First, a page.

(Left to right,) TCI student Hannah H. from Morristown, Mount St. Dominic Academy student Ashley Kowalski of Stanhope and TCI student Leila G. of Short Hills, make a gingerbread house together. Credits: TCI
Seton Hall Prep Activities Director Michael Zinsmeister, TCI Student Andrew D. of Park Ridge and Seton Hall Prep student Kaneda of Montclair cut peppers for a snack they are making for other students in the after school program at TCI. Credits: TCI
April 2, 2014 at 2:03 AM
LIVINGSTON, NJ - High School students at The Children’s Institute (TCI) in Livingston, which serves more than 270 students on the autism spectrum, which makes it one of the largest programs of its kind in the state, are developing new friendships, learning sportsmanship, applying social skills and acquiring new skills through a special after-school program with area schools.
Students from Livingston High School, Seton Hall Preparatory School, Mount St. Dominic Academy, and Montclair Kimberley Academy visit TCI weekly to engage in many activities and participate in community outings with TCI High School students. On recent visits, students played flag football, mini golf, enjoyed yoga, culinary arts, visited a local bowling alley, went to the Livingston Mall, took tennis lessons and learned how to produce a video.
TCI Transition Coordinator Leanne Hesse, who oversees the after school and respite programs at TCI, said the after-school program is beneficial to both TCI students and students from the participating schools. “Our program will help students develop sportsmanship, build friendships and apply social skills, as well as provide recreational and leisure opportunities.”
Hesse also commented on how the program helps students in the participating schools, “The typical student from our integrated programs reports that he or she has a “sense of purpose” by being a part of our programs. The students have said they develop empathy and compassion, which cannot be taught within the classroom.”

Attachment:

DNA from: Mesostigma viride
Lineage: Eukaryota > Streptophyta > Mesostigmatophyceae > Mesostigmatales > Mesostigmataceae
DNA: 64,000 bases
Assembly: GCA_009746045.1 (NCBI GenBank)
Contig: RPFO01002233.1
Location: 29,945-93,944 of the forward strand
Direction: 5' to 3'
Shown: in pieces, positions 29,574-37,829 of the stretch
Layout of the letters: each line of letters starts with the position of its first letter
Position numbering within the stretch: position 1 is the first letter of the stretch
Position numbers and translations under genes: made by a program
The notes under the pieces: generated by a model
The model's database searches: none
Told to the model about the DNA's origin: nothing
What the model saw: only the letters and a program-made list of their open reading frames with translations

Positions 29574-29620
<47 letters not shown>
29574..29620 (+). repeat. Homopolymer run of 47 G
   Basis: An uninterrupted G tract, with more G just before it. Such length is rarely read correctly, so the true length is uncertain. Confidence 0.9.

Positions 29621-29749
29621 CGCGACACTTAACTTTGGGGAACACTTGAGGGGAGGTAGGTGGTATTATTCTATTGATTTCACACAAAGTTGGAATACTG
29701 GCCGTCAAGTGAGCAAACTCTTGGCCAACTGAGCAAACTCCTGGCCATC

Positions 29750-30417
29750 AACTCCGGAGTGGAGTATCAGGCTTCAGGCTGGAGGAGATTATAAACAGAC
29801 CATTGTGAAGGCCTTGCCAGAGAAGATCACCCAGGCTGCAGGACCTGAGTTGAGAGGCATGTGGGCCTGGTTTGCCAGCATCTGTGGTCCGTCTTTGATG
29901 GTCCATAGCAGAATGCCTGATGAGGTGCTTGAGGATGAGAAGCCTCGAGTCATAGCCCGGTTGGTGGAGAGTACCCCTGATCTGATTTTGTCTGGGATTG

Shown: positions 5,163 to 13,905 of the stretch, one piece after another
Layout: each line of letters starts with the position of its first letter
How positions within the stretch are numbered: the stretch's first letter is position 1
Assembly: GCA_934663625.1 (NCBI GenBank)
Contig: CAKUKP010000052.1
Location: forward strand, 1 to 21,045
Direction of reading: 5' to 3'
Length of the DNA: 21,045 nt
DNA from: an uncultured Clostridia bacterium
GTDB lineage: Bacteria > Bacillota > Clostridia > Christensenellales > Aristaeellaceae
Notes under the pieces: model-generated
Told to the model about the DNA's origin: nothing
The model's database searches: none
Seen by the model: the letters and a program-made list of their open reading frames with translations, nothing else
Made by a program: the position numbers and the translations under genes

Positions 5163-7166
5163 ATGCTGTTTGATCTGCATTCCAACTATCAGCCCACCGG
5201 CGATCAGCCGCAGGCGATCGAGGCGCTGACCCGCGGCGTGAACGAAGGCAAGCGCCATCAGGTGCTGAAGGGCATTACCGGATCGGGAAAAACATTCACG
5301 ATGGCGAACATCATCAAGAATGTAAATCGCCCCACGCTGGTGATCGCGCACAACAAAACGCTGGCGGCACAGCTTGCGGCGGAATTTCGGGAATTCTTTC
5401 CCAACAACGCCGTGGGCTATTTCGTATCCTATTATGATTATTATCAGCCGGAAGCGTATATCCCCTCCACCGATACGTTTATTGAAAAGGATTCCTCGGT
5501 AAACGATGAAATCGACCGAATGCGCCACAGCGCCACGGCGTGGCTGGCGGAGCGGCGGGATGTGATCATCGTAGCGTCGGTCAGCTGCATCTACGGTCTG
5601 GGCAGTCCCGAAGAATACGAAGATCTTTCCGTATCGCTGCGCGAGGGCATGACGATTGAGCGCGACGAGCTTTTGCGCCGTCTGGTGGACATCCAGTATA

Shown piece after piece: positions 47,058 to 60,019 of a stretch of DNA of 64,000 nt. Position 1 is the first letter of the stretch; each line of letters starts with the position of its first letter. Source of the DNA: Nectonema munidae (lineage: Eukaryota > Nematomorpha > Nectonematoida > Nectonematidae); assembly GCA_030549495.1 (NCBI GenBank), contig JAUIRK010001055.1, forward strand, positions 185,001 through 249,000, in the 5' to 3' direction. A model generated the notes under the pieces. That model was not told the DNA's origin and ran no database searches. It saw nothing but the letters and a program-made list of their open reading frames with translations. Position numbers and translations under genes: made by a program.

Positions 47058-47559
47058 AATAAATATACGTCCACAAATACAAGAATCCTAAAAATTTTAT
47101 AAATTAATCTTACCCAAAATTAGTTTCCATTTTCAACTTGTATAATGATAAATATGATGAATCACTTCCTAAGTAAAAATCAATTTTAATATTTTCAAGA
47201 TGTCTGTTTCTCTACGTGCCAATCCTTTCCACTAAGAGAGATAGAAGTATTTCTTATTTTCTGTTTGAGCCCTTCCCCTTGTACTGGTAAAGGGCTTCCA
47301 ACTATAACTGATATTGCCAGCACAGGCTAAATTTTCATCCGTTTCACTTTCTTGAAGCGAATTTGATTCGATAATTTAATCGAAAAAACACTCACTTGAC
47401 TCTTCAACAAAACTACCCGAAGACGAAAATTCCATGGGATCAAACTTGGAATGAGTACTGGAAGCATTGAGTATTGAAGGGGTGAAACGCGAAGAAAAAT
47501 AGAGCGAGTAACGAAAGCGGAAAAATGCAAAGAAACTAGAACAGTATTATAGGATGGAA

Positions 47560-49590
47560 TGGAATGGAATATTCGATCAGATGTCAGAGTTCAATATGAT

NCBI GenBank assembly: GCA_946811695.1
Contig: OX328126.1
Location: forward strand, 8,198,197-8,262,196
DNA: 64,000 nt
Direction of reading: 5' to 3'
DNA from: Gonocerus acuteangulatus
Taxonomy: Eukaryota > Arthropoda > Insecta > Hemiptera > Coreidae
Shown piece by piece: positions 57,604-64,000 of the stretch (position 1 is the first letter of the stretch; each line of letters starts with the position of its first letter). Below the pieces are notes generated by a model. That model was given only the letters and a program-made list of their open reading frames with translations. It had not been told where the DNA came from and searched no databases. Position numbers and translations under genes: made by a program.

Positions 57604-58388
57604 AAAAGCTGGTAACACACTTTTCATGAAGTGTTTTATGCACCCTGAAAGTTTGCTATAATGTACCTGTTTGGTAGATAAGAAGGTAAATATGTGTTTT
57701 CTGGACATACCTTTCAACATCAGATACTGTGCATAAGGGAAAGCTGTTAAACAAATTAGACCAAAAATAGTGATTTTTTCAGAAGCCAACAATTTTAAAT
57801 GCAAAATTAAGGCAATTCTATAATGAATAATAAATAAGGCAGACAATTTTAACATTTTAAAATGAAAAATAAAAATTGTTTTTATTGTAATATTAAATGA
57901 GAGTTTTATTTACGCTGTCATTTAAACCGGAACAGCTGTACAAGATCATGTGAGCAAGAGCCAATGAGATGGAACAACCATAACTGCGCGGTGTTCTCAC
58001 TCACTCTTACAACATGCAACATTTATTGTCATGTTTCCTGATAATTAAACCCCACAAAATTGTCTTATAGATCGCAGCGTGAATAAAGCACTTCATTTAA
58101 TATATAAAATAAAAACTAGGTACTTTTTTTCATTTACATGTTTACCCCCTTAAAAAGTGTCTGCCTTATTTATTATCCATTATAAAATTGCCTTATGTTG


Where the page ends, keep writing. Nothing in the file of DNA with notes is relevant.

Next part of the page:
“Data and statistics show that teens on the spectrum will model appropriate behavior from a typical teen,” Hesse also noted.
Lindsay Releford, a TCI young adult program teacher, works with Director of Campus Ministry at Mount St. Dominic Academy Christine Victori to plan the program for female students, which is now in its third year. “We do all different vocational and social activities at both schools and out in the community to give our students an experience that neurotypical peers would have on a daily basis.”
Michael Zinsmeister, known as “Mr. Z,” the director of student activities at Seton Hall Prep in West Orange, said that the after-school program with TCI has become so popular with Seton Hall Prep students that it is normal for 70-80 students to apply to participate, with only 15 being accepted.
“Our kids see it as something valuable,” Zinsmeister said. “We spend a couple of hours with these kids and they come to see them as their friends. They can learn from their peers and many of these kids have a family member on the spectrum.”
Many students from the participating private schools said they also enjoy coming to TCI, making new friends and actually learning from TCI students in grades 10-12.
“It’s really satisfying to see the kids really open up after several weeks in the program,” said David Wassef, a Seton Hall Prep senior from Towaco.
Amith Iyer, a senior at Seton Hall Prep, who lives in Montville, said he looks forward to coming to TCI each week. “I look forward to working with the kids here,” he said. “All of the activities help them and help us to connect with them.”
Vincent Miller, a sophomore at Seton Hall Prep, who is from West Orange, said he has a brother on the spectrum. “I like it—you get to have fun with the kids,” he said. “You get to kick a soccer ball around and hang out.”
Valerie Ehrich, a Mount St. Dominic junior from Cedar Grove, said she loves participating in the program. “I think it’s really cool—you get to be with people whom you would not normally see on a social basis.”
Erin Mulrooney, a Mount St. Dominic senior from Totowa, said she loves the program and is in her third year as a participant. Erin has a 13-year-old brother with autism. “I like being with kids like him,” she said. “I like doing activities with them. I feel like it makes them happy to socialize and make new friends.”
TCI’s elementary, middle and ninth grade programs are located on its Verona campus. Its high school, young adult and The Center for Independence programs are located at its new Livingston campus.